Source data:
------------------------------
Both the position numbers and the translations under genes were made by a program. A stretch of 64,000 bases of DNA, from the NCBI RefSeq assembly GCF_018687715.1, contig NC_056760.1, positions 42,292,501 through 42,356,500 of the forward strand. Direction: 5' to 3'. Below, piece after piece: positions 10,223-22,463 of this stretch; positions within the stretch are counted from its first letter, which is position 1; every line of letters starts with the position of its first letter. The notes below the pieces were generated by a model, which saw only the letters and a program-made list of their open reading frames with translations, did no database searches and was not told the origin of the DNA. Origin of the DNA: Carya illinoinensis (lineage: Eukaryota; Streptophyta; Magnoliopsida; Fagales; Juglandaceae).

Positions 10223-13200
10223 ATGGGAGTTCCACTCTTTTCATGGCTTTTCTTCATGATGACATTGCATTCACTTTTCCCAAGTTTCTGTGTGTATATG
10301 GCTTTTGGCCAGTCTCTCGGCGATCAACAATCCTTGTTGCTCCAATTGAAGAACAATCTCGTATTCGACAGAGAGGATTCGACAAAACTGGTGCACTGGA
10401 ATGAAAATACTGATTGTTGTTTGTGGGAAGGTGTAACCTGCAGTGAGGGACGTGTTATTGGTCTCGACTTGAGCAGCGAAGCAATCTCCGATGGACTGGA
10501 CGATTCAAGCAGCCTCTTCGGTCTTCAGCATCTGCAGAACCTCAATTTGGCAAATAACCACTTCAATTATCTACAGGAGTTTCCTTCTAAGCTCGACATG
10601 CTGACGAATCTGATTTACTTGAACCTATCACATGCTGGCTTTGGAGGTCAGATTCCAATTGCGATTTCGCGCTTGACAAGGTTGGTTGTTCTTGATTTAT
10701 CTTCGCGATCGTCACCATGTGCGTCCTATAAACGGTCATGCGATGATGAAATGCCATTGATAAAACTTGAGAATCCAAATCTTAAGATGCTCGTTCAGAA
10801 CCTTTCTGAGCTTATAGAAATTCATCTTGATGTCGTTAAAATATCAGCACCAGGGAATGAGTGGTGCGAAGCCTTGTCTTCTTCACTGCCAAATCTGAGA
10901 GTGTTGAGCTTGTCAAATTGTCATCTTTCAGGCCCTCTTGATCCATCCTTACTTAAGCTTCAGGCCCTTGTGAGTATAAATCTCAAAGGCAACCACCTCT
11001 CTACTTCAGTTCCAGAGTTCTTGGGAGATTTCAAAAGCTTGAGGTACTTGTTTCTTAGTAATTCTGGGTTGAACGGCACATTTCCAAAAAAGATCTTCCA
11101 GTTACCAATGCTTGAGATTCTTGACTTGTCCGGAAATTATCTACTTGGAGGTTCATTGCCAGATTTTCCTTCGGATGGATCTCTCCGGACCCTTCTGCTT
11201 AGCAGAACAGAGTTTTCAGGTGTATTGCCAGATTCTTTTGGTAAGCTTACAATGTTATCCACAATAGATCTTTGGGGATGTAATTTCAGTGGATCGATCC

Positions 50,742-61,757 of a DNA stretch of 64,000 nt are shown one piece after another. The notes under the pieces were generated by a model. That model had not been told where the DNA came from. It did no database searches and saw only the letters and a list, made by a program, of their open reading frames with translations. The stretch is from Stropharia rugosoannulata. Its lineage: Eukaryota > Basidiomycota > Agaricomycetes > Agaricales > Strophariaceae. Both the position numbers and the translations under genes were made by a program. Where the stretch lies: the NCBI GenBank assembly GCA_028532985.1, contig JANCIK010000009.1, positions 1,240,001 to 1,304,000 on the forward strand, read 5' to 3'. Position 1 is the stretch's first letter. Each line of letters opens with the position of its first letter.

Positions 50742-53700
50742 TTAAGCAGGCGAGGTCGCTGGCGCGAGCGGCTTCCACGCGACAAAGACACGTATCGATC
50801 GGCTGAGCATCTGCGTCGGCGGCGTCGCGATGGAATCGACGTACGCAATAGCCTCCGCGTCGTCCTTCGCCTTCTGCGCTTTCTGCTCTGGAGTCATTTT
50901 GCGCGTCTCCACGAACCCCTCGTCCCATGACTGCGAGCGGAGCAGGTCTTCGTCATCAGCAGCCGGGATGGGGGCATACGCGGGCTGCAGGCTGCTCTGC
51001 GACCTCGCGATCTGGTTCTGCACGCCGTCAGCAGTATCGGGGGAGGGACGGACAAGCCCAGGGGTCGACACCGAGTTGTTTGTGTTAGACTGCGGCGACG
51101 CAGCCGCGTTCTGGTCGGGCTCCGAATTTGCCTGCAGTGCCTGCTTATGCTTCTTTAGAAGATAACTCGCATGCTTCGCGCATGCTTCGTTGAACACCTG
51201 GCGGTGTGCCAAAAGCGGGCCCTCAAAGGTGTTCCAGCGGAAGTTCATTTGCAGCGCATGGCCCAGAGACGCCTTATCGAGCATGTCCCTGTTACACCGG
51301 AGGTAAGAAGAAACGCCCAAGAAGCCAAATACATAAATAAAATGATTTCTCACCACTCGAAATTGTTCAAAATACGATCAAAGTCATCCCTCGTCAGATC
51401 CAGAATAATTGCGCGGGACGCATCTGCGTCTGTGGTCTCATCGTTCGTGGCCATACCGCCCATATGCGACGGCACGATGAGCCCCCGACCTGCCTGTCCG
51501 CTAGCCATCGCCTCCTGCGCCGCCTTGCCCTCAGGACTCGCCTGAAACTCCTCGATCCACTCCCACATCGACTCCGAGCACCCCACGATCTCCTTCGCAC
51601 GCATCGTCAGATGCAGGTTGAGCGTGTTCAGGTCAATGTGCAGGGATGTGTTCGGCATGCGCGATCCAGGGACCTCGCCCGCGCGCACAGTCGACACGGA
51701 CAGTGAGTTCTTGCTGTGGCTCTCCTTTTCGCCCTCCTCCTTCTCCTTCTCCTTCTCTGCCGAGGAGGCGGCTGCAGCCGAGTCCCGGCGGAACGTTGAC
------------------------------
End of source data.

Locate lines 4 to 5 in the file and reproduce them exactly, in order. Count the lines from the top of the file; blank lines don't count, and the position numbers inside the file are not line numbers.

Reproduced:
10301 GCTTTTGGCCAGTCTCTCGGCGATCAACAATCCTTGTTGCTCCAATTGAAGAACAATCTCGTATTCGACAGAGAGGATTCGACAAAACTGGTGCACTGGA
10401 ATGAAAATACTGATTGTTGTTTGTGGGAAGGTGTAACCTGCAGTGAGGGACGTGTTATTGGTCTCGACTTGAGCAGCGAAGCAATCTCCGATGGACTGGA